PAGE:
Refreshment break
JakkoNieuwenkamp.jpg

Efficient modelling of substrate behaviour and design rule extraction
Jakko Nieuwenkamp, Senior Engineer, Reden

Print quality is affected by many factors: the positioning and the temperature of the substrate being two key considerations. A model has been made that is able to calculate the temperature in a sheet of paper while travelling through the paper path system. The efficiency of the calculation method is such that the temperatures can be calculated real time and integrated in the control loop. Print quality is badly influenced when the substrate wrinkles. Models have been made to predict the wrinkling of the substrate. Based on these models design rules are made for efficient use in the design process of new print applications.

SarahDriver.jpg

Software – key application and print quality enabler
Dr Sarah Driver, Application Specialist, Global Inkjet Systems

A huge number of factors contribute to achieving and maintaining image quality, such as inks, process, mechanical, encoders, substrate, curing etc. Most of these are now well understood, enabling larger and wider inkjet presses to be built, but also increasing is the probability of a shorter mean time between failures. This presentation will concentrate on one of those key factors – software – firstly focusing on certain aspects which are becoming increasingly critical as the number of printheads per system grows. Missing nozzle strategies, printhead linearisation and advanced stitching techniques will be discussed. This presentation will also discuss how software is the critical enabling tool to unlocking new applications for inkjet, in particular, for printing onto complex shapes.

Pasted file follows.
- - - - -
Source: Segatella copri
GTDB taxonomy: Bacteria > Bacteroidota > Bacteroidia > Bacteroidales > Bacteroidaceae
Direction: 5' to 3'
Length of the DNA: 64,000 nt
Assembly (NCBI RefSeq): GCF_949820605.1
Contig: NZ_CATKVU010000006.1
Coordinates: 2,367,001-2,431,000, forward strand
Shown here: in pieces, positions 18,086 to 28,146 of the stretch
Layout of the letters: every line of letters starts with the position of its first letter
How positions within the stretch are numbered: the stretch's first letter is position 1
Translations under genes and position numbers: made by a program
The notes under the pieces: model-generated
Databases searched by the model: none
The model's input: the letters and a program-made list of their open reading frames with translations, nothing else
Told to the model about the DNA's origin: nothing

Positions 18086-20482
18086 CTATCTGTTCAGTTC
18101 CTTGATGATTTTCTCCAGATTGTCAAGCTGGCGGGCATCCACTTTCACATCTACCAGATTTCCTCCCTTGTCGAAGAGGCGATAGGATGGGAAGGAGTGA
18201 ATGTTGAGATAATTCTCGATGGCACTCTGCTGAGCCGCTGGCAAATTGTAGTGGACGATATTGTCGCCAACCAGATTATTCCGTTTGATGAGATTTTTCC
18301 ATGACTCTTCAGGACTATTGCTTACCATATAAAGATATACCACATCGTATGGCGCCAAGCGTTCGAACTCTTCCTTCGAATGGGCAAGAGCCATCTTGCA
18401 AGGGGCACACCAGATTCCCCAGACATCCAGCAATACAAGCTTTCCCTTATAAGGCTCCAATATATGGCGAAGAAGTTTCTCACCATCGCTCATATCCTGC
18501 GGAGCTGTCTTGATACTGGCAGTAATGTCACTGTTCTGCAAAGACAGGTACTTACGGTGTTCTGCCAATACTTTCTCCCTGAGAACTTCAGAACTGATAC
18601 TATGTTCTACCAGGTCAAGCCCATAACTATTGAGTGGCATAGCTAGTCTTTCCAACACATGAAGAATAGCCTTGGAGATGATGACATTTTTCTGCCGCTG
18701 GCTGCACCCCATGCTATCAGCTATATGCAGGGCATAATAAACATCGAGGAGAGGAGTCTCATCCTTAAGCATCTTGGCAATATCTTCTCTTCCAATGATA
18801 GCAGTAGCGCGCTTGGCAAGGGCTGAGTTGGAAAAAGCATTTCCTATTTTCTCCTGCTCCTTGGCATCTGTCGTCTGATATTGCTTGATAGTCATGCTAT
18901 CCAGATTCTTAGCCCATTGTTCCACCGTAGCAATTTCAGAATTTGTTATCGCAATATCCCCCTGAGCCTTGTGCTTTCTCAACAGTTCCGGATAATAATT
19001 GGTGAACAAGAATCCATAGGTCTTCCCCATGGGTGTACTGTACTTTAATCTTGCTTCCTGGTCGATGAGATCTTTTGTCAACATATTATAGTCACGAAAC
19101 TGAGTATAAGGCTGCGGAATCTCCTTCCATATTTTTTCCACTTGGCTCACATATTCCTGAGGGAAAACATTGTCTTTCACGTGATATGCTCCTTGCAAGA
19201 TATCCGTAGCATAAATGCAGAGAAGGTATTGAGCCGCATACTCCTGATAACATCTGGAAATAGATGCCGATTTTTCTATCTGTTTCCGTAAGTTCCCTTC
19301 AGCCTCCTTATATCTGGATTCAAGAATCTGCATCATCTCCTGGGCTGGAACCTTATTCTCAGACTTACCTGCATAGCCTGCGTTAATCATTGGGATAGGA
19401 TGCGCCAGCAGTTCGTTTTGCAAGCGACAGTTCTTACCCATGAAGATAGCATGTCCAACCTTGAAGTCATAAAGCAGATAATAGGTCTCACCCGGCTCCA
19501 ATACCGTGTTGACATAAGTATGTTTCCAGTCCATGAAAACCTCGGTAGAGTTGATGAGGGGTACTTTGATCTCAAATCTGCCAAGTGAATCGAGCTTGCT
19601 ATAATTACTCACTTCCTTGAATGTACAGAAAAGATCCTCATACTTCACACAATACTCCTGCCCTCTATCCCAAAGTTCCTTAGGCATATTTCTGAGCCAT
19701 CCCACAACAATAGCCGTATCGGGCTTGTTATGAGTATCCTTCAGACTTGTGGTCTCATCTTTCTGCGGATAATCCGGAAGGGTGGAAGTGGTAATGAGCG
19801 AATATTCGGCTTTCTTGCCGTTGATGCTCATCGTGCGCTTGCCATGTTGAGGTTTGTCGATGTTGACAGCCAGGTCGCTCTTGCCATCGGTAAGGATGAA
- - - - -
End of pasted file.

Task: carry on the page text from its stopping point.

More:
Clive_Ayling.jpg

Electronics – essential components for high performance inkjet printing
Clive Ayling, Managing Director, Meteor Inkjet

The talk will explain the differences between electronics needed for different printhead types and why they differ for the same head in different applications. Recent trends in industrial reliability and in print quality have driven changes in drivers in their analogue hardware, digital hardware and embedded software functionality. These changes will be discussed and the impact of improved electronics and software technology on the production of the latest high-performance inkjet machines.

12:30-13:30 Lunch
13:30 Afternoon session begins
Thomas Benen.jpg

A new combination instrument to monitor pigment size and shape
Dr Thomas Benen, Sales Manager D-A-CH, Microtrac

As printhead and inkjet technology are progressing, the demand for characterisation of inks regarding their pigment size, single oversized grains and colloidal stability is increasing. The size of pigments has an impact on factors like printability, printhead blockages, sharpness of texture, optical density and color gamut. Microtrac introduces a new technology which combines, for the first time, data from laser diffraction and dynamic image analysis. The size distribution of the inkjet ink is measured by the laser technology, while the optical image detects size and shape of larger particles. This enables users to monitor the milling process, to assess the final product and to detect single oversized particles or clumps which cause a risk for blockages.